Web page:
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I created an object like the following.

var BaseObject = function(){

var base = this;

base.setProp = function(val){
    base.prop = val;

When I call the setProp method, I get the following.

var a = new BaseObject();
var b = new BaseObject();           


console.log(a.prop); // outputs 'foo'
console.log(b.prop); // outputs 'bar'

I then created another object that inherits from BaseObject like this.

var TestObject = function(){
    // do something

TestObject.prototype = new BaseObject();

When I do the same, I get a result I wasn't expecting.

var a = new TestObject();
var b = new TestObject();


console.log(a.prop); // outputs 'bar'
console.log(b.prop); // outputs 'bar'

I don't know why. I've been reading alot about closures and prototypal inheritance recently and I suspect I've gotten it all confused. So any pointers on why this particular example works the way it does would be greatly appreciated.

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There's only one prototype instance, so all the instances of "TestObject" share it. That is, there's only one "base". –  Pointy Oct 29 '12 at 18:33
So I need to set the prototype every time I create an instance? –  gargantaun Oct 29 '12 at 18:35
@gargantaun: If you want prop to work properly, put it in the BaseObject.prototype. i.e.: BaseObject.prototype.prop –  Jay Oct 29 '12 at 18:52

2 Answers 2

up vote 3 down vote accepted

There is only one BaseObject instance from which all TestObjects inherit. Don't use instances for creating prototype chains!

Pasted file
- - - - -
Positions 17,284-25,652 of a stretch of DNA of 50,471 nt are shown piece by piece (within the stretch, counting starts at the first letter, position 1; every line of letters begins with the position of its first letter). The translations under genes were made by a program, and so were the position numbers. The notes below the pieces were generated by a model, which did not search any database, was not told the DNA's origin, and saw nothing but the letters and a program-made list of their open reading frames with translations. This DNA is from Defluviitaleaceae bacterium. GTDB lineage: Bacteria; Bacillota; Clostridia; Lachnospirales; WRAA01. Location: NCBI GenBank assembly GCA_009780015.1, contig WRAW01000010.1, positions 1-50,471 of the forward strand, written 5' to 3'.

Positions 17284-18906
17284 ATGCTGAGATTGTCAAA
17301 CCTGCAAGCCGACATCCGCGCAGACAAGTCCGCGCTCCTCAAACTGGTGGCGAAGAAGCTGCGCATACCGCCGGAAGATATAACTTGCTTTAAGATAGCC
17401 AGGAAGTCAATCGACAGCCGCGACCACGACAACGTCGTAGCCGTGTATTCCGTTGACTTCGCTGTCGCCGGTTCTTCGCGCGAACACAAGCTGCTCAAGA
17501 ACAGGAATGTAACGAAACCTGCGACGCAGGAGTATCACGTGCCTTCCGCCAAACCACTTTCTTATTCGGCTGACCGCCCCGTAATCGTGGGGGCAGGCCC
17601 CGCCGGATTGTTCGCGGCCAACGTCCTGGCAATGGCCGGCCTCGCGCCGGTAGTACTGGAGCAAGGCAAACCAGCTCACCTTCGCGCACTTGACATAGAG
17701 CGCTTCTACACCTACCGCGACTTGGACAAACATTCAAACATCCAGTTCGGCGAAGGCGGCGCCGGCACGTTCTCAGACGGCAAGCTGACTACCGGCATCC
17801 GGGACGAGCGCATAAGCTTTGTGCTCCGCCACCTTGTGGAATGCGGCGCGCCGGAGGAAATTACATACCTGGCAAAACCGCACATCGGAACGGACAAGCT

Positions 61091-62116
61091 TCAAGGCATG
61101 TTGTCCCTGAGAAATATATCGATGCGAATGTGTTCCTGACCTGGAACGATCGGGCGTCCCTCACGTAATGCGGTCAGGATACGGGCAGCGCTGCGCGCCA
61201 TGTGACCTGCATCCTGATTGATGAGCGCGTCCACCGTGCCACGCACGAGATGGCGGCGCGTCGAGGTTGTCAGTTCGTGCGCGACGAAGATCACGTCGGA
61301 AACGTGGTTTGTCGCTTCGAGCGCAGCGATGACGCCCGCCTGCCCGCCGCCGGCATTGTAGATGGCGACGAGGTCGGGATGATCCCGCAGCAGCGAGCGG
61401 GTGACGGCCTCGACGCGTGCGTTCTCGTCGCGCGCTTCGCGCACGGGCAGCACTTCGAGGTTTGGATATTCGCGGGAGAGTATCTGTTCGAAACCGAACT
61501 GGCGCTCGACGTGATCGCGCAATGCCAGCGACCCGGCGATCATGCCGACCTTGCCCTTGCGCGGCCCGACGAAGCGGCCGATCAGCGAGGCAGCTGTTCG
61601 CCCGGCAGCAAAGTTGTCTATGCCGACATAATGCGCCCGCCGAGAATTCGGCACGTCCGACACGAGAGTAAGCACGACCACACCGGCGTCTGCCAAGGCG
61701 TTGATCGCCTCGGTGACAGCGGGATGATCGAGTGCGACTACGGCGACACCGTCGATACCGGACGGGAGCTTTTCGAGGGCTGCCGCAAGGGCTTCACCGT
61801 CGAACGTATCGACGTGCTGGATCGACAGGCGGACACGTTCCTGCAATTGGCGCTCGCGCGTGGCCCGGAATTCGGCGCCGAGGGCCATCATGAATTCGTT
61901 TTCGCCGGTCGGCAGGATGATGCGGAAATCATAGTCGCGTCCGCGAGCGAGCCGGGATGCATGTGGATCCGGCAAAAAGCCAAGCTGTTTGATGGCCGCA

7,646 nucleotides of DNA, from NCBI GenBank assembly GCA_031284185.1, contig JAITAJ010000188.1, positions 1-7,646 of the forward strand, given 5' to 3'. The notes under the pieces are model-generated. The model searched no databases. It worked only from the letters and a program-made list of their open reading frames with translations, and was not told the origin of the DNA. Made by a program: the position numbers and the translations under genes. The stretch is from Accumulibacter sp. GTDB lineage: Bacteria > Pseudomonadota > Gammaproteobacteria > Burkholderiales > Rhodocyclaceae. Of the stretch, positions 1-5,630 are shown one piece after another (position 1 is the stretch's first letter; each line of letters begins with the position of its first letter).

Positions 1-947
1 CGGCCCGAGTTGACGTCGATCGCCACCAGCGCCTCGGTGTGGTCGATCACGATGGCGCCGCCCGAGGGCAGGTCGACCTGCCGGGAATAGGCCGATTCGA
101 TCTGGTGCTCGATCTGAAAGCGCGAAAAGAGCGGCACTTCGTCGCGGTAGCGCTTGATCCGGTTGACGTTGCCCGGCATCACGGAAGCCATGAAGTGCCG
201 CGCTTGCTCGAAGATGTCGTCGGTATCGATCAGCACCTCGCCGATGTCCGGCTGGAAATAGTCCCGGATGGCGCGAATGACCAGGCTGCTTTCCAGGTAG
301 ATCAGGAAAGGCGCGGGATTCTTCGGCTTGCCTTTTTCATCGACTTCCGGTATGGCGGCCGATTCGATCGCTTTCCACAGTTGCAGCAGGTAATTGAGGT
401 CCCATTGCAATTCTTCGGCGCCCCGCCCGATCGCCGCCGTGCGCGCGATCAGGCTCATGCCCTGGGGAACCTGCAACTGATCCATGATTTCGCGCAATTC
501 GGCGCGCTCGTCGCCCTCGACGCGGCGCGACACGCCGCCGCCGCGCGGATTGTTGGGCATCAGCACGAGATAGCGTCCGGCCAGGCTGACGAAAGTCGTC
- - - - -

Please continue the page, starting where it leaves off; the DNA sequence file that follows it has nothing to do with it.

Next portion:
What you want is:

var TestObject = function(){
    BaseObject.call(this); // give this instance own properties from BaseObject
    // do something
TestObject.prototype = Object.create(BaseObject.prototype);

See JavaScript inheritance: Object.create vs new, Correct javascript inheritance and What is the reason to use the 'new' keyword here? for a detailed explanation of the problems with new. Also have a look at Crockford's Prototypal inheritance - Issues with nested objects

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Think of protoypal inheritance as dealing solely with objects and without the concept of classes. In your code you have a BaseObject object which has a prop attribute. You have 2 other objects that extend from 1 instance of that object, but the property belongs to the original object. If you need each object to have their own copy, then they need to be given a distinct variable that is intialized for that object (such as in their constructor).

As an aside the Java style accessors are overkill in JavaScript (you can intercept access natively if needed) and can further muddy these questions since they will behave differently.

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So TestObject needs to have it's own prop property. And Anything that inherits from TestObject also needs it's own prop property? And so on? –  gargantaun Oct 29 '12 at 18:40
Yes, just like with classical inheritance but you have to implement it differently by ensuring that the constructors are called the proper way or mixins are used so that all instance data is where it belongs. –  Matt Whipple Oct 29 '12 at 18:52

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